Tomatoes require a long growing season, so your best bets are to buy plants or start seeds indoors 4 to 6 weeks before your last frost date. Either way, you want a stocky, 6- to 10-inch tall transplant ready to go into the garden after all danger of frost has passed.
To jump-start tomatoes, preheat the garden soil by laying a plastic sheet over the garden bed, pull it tight, cover the edges with soil, and let the plastic heat the soil for 2 weeks before transplanting.
Planting, trellising, and pruning tomatoes
To get the best tomatoes, you need to plant properly, keep the fruits off the ground, and prune them.
Here are the basic steps for planting tomato plants:
Dig a hole twice the diameter and depth of the tomato root ball.
Place a small handful of all-purpose organic fertilizer or compost into the hole.
Plant the tomato transplant up to its two top-most set of leaves.
Roots will form along the buried stem.Bury the stem vertically or horizontally in the ground, leaving at least two sets of leaves poking out.
So soon after you transplant, you have to decide which trellising method to use:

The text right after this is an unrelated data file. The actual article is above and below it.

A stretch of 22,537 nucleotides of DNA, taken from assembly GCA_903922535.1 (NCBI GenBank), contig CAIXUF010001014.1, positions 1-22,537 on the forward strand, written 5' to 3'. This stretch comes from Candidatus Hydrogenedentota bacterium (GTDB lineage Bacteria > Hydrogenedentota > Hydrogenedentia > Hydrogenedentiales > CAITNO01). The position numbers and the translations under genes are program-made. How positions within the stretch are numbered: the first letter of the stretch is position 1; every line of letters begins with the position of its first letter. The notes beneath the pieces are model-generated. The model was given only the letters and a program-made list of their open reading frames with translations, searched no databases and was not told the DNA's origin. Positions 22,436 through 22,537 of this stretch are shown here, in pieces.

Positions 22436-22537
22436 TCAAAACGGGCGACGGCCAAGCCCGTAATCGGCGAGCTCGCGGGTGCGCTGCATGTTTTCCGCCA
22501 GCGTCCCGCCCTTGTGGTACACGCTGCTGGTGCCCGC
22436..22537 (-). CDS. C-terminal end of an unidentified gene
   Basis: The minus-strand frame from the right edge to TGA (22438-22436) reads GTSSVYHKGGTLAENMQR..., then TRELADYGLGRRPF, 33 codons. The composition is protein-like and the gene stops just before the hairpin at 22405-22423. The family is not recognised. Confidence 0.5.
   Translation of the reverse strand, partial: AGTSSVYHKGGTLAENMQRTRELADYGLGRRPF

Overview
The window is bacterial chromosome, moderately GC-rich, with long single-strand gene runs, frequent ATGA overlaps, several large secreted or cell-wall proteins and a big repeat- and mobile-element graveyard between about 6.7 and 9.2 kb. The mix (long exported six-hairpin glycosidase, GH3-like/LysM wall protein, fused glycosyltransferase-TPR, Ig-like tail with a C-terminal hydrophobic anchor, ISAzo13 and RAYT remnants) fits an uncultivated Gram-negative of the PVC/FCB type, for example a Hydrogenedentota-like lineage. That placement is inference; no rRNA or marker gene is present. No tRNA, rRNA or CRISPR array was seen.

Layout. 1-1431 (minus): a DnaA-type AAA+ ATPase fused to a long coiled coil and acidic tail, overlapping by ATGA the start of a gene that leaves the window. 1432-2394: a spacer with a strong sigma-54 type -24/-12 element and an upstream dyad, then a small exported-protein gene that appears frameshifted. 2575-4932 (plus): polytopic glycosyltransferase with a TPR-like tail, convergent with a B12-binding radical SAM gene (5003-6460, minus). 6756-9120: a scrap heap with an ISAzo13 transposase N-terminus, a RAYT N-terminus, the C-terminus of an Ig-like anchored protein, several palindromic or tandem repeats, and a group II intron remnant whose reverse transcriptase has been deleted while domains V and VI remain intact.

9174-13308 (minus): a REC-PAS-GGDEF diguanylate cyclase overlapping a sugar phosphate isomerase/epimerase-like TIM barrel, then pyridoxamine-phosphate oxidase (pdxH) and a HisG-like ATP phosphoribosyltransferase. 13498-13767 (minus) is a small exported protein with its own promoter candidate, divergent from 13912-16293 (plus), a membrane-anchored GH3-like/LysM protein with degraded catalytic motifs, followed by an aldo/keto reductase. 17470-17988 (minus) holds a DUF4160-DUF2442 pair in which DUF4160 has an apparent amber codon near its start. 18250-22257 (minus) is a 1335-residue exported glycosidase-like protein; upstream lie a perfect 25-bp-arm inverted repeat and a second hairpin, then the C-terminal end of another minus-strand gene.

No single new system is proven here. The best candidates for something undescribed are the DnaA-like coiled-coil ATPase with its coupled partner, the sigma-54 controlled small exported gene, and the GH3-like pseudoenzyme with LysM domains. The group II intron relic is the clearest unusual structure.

Staking: Drive a wooden or metal stake into the ground next to the tomato transplant. Fasten the main trunk of the tomato to the stake with plastic ties.
Caging: Insert a three-ringed metal cage into the soil around your tomato transplant. Keep branches inside the cage as the plant grows.Stake or cage your tomatoes.
To keep tomato plants vigorous, remove extra side branches. When these suckers are 3 to 4 inches long, remove them by pinching them out or by cutting them back to the main stem with scissors.
Fertilizing and watering your tomatoes
Side-dress your tomato plants with a complete organic fertilizer, such as 5-5-5. Apply the first side-dressing when the tomatoes are golf-ball sized, and then side-dress every three weeks.
Use fertilizers with lower rates of nitrogen; higher rates cause tomato plants to sport lots of dark green leaves and produce few tomatoes.
Tomatoes need 1 inch of water a week, but they may need more in areas with hot, dry, windy summers.
Eliminating pests and other problems
Here are a few insects that are a problem with tomatoes:
Tomato hornworm: These huge, green caterpillars, which sometimes grow to 4 inches long, have a horn-like "tail." A few hungry hornworms can devastate a tomato plant quickly. If you see a hornworm that has what looks like grains of rice stuck on it, leave it alone! The "rice grains" are actually the cocoons of its natural enemy, a parasitic wasp.Pick off hornworms and drown them in soapy water.
Tomato fruitworm: This green, 1-inch-long caterpillar with white or yellow stripes feeds on foliage and fruits. They can be handpicked from plants.
Stink bug: These 1/2-inch-long gray or green shield-shaped insects primarily feed on fruits, causing hard, white or yellow spots on the tomato skin. To control stink bugs, keep your garden weed-free.